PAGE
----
• This is the only answer that directly answers the question
    – yeah22
    Commented Nov 7, 2020 at 0:12

I have this little alias that you can put in your .bashrc (or equivalent).

DISCLAIMER: I am not the author of the script, and I'm not sure who wrote it... but props to him/her for doing this.

alias lsp="ls -l --color | 
      awk '{k=0; for(i=0;i<=8;i++) k+=((substr(\$1,i+2,1)~/[rwx]/)*2^(8-i));
      if (k) printf(\" %0o \",k); print}'"
  • 1
    Many thanks for that, @nico - here is the same code converted as a perl one-liner, and used in bash: echo 'rwxrwxrw-' | perl -ne 'BEGIN{sub conv{ chomp(my $ins=shift); my $k=0; for(my $i=0;$i<=8;$i++) { my $tmps = ( substr($ins, $i, 1) =~ /[rwx]/ ); $k+= ( $tmps*(2**(8-$i)) ); }; if ($k) { sprintf(" %0o ", $k); } else { "??" ; }; }; } print(conv($_)."\n");' would print "776". Cheers!
    – sdaau
    Commented Jul 16, 2014 at 6:04
  • Sadly the scripts above are incomplete and do not handle setuid/setgid/sticky permissions.
    – kbulgrien
    Commented Jul 16, 2020 at 17:35

This is by far the most convenient, and is besides I believe, exactly what you asked for originally:


It is fully interactive, though you cannot edit the string "-r-x-------" but you can the octal or the checkboxes. Doing either updates the other.

My favourite tool for just this

From the same page:

Numeric (absolute) mode:

From one to four octal digits Any omitted digits are assumed to be leading zeros.

The first digit = selects attributes for the set user ID (4) and set group ID (2) and save text image (1) The second digit = permissions for the user who owns the file: read (4), write (2), and execute (1) The third digit = permissions for other users in the file's group: read (4), write (2), and execute (1) The fourth digit = permissions for other users NOT in the file's group: read (4), write (2), and execute (1)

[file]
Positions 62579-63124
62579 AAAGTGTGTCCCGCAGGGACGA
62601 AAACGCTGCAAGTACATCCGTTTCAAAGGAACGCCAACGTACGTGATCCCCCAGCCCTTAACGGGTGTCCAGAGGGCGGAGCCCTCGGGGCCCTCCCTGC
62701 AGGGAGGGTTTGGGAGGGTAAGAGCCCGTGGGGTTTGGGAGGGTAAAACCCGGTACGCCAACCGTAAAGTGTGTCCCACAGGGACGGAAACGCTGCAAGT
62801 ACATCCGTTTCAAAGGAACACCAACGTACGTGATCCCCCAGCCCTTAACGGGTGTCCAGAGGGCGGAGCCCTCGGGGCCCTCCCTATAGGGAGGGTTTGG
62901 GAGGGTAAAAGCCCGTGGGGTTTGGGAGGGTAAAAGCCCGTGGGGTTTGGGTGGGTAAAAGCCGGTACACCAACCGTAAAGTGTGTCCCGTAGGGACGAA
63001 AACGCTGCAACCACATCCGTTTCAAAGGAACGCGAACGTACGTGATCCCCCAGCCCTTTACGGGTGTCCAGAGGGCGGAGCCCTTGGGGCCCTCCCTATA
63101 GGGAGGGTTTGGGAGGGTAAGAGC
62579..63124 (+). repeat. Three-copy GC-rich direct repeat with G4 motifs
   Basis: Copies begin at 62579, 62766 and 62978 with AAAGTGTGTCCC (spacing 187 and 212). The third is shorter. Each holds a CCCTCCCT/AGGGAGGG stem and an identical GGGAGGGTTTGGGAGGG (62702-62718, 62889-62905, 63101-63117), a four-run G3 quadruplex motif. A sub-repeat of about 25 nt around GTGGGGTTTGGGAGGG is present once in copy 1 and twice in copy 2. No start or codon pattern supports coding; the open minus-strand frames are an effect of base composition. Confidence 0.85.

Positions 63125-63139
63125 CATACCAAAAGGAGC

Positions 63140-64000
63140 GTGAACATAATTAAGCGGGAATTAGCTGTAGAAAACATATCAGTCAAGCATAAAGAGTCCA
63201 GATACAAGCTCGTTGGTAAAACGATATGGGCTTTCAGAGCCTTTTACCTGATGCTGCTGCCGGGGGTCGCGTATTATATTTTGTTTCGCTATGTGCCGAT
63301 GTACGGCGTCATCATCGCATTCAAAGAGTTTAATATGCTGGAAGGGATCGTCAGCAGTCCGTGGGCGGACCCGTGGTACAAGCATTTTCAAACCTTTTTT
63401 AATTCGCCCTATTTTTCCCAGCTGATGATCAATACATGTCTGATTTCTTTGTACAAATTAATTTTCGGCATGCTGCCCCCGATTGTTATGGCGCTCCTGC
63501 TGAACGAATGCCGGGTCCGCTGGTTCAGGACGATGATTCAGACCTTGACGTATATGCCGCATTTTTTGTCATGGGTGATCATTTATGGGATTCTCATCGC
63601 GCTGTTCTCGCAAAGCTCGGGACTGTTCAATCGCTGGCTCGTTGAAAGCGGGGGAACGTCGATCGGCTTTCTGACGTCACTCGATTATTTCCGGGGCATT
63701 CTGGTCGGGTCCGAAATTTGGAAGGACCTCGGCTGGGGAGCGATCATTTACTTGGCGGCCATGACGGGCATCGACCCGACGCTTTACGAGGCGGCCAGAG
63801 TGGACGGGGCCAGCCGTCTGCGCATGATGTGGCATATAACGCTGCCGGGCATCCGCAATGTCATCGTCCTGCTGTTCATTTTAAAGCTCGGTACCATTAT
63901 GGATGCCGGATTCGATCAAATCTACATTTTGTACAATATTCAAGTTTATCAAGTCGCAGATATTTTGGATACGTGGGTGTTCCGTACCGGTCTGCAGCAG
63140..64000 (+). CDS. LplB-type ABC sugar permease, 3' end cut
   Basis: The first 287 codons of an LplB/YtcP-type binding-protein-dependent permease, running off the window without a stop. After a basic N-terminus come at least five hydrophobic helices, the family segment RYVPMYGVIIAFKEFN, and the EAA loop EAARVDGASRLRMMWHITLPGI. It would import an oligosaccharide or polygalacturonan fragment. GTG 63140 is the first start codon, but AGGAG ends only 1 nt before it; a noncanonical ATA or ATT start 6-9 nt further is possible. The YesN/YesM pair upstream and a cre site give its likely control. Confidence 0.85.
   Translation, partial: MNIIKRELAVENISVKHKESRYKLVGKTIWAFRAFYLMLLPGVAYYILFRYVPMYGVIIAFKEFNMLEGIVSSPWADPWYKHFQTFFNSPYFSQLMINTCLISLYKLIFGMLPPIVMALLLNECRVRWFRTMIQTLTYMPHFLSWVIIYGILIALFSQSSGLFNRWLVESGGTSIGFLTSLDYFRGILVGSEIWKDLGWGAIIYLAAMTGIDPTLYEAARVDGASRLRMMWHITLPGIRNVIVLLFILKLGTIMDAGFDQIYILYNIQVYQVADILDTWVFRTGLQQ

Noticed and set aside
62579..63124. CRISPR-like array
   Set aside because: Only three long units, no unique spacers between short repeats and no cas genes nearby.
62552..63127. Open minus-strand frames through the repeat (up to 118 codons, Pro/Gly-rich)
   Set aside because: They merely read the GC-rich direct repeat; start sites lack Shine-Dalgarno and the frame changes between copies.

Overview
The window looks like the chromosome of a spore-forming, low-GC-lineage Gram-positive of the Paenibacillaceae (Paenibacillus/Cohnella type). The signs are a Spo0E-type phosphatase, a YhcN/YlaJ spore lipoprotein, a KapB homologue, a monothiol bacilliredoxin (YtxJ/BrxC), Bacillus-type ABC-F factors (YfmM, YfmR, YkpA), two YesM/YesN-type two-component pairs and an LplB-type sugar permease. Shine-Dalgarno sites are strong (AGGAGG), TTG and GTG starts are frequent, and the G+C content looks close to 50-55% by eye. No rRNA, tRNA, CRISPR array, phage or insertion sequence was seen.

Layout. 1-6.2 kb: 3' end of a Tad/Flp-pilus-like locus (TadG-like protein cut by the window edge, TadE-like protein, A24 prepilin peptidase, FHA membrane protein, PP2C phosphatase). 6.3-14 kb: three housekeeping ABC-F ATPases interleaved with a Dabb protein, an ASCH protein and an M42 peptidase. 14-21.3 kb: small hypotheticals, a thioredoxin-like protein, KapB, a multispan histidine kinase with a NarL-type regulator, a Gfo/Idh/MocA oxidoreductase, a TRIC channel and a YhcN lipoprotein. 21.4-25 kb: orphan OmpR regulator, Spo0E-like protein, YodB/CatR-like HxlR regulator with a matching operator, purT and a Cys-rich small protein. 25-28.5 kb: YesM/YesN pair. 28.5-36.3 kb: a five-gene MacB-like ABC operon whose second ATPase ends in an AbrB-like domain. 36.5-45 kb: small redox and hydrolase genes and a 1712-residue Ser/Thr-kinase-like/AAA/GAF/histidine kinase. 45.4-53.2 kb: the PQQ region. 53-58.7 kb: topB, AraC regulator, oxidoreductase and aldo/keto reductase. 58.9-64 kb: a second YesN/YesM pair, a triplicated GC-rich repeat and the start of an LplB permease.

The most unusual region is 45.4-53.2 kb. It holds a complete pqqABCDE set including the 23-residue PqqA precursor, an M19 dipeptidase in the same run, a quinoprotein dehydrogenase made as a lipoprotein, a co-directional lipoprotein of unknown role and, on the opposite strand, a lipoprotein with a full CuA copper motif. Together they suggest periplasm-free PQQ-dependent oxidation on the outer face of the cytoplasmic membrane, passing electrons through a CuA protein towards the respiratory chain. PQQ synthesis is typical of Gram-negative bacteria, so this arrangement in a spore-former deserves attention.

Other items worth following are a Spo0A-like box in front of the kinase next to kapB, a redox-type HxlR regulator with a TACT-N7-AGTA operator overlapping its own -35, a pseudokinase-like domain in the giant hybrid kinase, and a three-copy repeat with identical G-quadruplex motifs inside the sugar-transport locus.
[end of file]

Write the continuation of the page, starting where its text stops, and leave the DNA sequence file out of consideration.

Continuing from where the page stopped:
The octal (0-7) value is calculated by adding up the values for each digit User (rwx) = 4+2+1 = 7 Group(rx) = 4+1 = 5 World (rx) = 4+1 = 5 chmod mode = 0755

  • This "calculator" is broken with respect to 4-digit numbers even though the text talks about 4-digits. i.e. Entering 2777 should show "-rwxrwsrwx", but "--w-rwxrwx" is shown instead.
    – kbulgrien
    Commented Jul 16, 2020 at 17:26
  • there is a fith digit, the mac/dac level
    – Max Muster
    Commented Jun 3, 2023 at 13:50

Even though this is not a "web" calculator, since nico's answer does not handle setuid, setgid, and sticky indicators, but does get up-votes, an example of an updated scriptlet that handles the extra permissions states may be warranted:

ls -l | \
awk '{k=0; for(i=0; i<=8; i++) k+=((substr($1, i+2, 1) ~ /[rwxs]/)*2^(8-i));
     if ($1 ~ /^.{3}[Ss]/) k+=2048; if($1 ~ /^.{6}[Ss]/) k+=1024;
     if ($1 ~ /[Tt]/) k+=512; if(k) printf("%4o ",k); print; }'

This question is a better fit for scripted solutions where glenn jackman offers a perl stat one-liner similar to:

$ what="/tmp"
$ perl -s -e '@fields = stat "$f"; printf "%04o\n", $fields[2] & 07777' -- -f="$what"

The awk script is based on one found here

  • That's great, I will definitely update my .bashrc now! :)
    – nico
    Commented Jul 17, 2020 at 9:30